By Julie Samrick
I served as a juror last week and along with eleven of my peers found the defendant guilty. The young man had been charged with drug crimes, yet it was still a tragedy to see him squandering his life away. I kept thinking of my own sons, ages eleven and nine, and how someone just a little older than they are could already be so far down the wrong path.
Whether it be internet use, bullying at school, peer pressure, drugs and alcohol, sex, you name it, most parents are concerned about their kids and want to help them make the right choices.
I went to a presentation given by a District Attorney in my county several months ago about cyber safety and the number one thing I took away from it was to keep talking to our kids.
There is no way we will get ahead of cyber predators’ savvy skills or bar children from accessing every questionable website or app out there. Instead, she kept repeating, “Talk to your kids and talk some more.”
Recently news circulated on the web about a mom receiving a “fat letter” from her 11-year-old daughter’s Florida school. Apparently her muscular, athletic sixth grader has a Body Mass Index of 22 and that, to school officials, was alarming. I asked the executive director of the Summit Eating Disorders and Outreach Program about this to which she said, “As a parent and the wife of a teacher, I understand that the intention in sending these letters is to educate or support families by making them aware of their child’s health and wellness. If the intention is to provide support, then we need to do more than just send a confusing, incomplete letter.
At our treatment center, we never use the BMI – it was never intended to be an assessment tool, and it does not take into consideration bone structure, cultural differences or muscle mass. As a provider in this field for more than 10 years and someone who has done extensive prevention work in schools, I am well-aware of the challenges associated with finding a cost-effective way to measure a child’s wellness. But this is not the tool. In that sense, it is taking a shotgun approach to a complex problem.
I recommend that we educate children about what is normal in terms of weight, puberty and changes during adolescence. I would also take a thorough evaluation of what a typical week looks like in terms of family meals and activity. Finally, I recommend identifying activities the family and child actually love. Goals would focus on increasing cooking together, family meals and engaging in a diverse array of activities most days of the week. And most importantly, drop the diet-based, good food/bad food talk, and if there is a scale in the home, throw it out.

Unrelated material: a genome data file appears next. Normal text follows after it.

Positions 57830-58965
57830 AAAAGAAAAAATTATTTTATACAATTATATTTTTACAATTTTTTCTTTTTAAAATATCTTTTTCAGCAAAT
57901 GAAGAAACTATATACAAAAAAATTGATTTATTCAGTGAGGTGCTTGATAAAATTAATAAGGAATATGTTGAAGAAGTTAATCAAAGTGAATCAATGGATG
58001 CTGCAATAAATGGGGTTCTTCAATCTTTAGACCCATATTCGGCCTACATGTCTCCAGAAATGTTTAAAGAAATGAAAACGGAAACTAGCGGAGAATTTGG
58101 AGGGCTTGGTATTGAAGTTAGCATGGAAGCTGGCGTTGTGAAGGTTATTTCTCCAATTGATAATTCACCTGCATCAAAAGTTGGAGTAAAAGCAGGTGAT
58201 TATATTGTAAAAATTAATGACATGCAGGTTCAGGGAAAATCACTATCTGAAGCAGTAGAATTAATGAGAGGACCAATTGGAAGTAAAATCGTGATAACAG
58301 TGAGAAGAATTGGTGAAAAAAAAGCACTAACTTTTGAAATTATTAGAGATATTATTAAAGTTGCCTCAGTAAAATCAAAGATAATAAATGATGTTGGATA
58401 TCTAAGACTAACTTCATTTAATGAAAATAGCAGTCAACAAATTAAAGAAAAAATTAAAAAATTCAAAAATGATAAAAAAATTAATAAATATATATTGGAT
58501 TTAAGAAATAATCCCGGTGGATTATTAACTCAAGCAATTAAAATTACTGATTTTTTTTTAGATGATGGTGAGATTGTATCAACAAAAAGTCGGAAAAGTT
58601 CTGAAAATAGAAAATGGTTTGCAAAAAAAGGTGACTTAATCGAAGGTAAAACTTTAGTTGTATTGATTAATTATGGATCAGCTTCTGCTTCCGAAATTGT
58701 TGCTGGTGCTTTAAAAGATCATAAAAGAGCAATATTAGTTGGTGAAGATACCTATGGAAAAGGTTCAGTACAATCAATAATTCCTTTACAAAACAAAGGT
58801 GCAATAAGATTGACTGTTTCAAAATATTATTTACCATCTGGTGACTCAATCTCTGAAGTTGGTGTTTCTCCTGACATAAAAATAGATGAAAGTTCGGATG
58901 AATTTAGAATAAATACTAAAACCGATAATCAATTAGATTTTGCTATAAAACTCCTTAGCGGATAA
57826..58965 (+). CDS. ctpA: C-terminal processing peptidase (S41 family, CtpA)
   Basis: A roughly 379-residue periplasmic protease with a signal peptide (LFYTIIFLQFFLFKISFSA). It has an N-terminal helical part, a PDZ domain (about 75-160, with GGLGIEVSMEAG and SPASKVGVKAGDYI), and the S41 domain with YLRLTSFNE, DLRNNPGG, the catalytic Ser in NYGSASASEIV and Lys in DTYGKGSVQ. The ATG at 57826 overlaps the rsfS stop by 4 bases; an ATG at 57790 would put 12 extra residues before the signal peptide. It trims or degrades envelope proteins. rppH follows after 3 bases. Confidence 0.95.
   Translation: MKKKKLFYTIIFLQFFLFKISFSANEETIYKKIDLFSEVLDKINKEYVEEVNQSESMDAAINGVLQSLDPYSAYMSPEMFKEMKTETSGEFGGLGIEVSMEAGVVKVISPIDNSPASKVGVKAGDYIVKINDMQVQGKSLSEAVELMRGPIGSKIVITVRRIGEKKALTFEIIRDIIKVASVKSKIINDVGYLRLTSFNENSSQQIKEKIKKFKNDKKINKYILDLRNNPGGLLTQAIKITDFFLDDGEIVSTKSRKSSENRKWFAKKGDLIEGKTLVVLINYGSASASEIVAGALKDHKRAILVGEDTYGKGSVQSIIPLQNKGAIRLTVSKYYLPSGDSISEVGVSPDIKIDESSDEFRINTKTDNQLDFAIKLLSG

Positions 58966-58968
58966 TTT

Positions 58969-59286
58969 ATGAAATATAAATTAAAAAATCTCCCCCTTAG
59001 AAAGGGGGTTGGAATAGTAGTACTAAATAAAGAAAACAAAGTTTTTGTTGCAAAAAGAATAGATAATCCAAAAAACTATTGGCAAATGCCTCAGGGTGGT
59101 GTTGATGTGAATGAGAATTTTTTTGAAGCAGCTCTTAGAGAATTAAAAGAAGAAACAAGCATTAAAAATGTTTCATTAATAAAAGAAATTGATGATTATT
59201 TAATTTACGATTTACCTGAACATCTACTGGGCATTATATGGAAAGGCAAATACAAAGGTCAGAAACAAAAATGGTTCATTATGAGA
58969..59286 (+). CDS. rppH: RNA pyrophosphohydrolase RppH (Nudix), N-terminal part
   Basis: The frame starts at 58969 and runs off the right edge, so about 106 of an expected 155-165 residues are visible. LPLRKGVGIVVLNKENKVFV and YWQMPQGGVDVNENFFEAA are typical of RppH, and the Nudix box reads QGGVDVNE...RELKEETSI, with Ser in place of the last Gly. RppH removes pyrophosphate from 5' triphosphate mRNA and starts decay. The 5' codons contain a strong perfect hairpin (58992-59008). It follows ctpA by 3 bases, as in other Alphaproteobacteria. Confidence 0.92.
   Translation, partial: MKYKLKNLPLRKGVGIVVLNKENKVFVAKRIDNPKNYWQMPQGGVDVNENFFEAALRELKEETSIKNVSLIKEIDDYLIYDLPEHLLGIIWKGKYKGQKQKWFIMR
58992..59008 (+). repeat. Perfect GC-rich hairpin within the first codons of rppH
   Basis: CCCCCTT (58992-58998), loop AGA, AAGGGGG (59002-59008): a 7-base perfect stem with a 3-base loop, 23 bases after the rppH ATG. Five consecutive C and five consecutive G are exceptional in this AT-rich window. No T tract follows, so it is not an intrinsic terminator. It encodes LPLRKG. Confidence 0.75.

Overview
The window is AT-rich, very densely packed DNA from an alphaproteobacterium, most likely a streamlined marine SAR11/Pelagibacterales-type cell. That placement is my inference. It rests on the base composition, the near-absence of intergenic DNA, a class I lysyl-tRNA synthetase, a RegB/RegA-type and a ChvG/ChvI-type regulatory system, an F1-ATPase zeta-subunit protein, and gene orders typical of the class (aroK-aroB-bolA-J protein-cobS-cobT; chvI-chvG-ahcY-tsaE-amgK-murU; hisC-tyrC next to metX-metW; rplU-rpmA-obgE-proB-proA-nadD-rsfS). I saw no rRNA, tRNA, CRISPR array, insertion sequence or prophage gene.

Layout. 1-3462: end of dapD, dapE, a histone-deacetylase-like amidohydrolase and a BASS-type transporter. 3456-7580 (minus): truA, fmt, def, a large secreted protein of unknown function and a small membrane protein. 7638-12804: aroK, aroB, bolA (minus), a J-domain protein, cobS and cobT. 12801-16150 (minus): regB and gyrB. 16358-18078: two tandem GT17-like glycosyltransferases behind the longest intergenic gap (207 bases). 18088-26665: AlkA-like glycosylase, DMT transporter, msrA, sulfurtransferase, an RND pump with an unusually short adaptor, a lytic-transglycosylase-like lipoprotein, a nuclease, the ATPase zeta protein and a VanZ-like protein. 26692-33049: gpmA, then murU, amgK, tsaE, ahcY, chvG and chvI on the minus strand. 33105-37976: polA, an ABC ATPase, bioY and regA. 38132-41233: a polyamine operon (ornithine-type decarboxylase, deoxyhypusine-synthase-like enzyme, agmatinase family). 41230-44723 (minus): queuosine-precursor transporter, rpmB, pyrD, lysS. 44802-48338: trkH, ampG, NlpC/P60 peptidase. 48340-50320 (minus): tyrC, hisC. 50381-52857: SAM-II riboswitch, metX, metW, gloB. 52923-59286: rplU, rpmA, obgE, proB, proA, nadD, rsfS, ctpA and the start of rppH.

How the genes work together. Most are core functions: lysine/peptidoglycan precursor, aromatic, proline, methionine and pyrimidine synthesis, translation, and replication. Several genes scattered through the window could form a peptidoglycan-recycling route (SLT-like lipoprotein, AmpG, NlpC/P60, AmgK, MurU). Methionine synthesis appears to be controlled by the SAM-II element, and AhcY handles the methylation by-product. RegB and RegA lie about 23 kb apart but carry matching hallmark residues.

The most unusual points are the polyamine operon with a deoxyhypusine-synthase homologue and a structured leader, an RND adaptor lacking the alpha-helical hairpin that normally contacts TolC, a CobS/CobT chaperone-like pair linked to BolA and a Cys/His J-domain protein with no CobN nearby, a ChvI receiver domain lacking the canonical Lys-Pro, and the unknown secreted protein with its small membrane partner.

The most important thing is to promote balance across the board, from food to exercise, from academics to downtime. The messages that should be promoted are that we need food for fuel and food for fun, and we need to engage in activities that we love. It may sound simple, but given our stressful and overly scheduled lives, trying to incorporate these simple things is no small task. It’s important to support families and children without shaming them, and make goals simple and achievable in order to promote sustainable change.” It boils down to the same theme: communication.
My hairdresser has a son in 12th grade and he is often my sage, parenting counsel. “Parents need to keep talking to their kids,” he often says. “When they’re little they may share things that seem mundane, but they’re not mundane to them- they’re really important issues. When parents brush off that talk, before long those kids will stop talking.”
I sometimes expect to sit down when I’m ready and my kids will spew their lives to me. Though some kids are that way, mine aren’t and neither are many others. Instead, try doing an activity with your children and if you have more than one, try special alone time with each child. It’s amazing how they start to talk. Just last week I jogged around our neighborhood with my daughter while she rode her bike. Within minutes, she started to share the latest social dynamics of second grade, which she hadn’t done yet this school year. Instead of trying to solve her problems or chime in too much, I listened and tried not to act surprised, which is another tool to having your kids open up. If you act shocked, they often withdrawal.
The answers aren’t always so crystal clear, but communication with our kids is the best defense against bad choices. Keep talking, and then keep talking some more.
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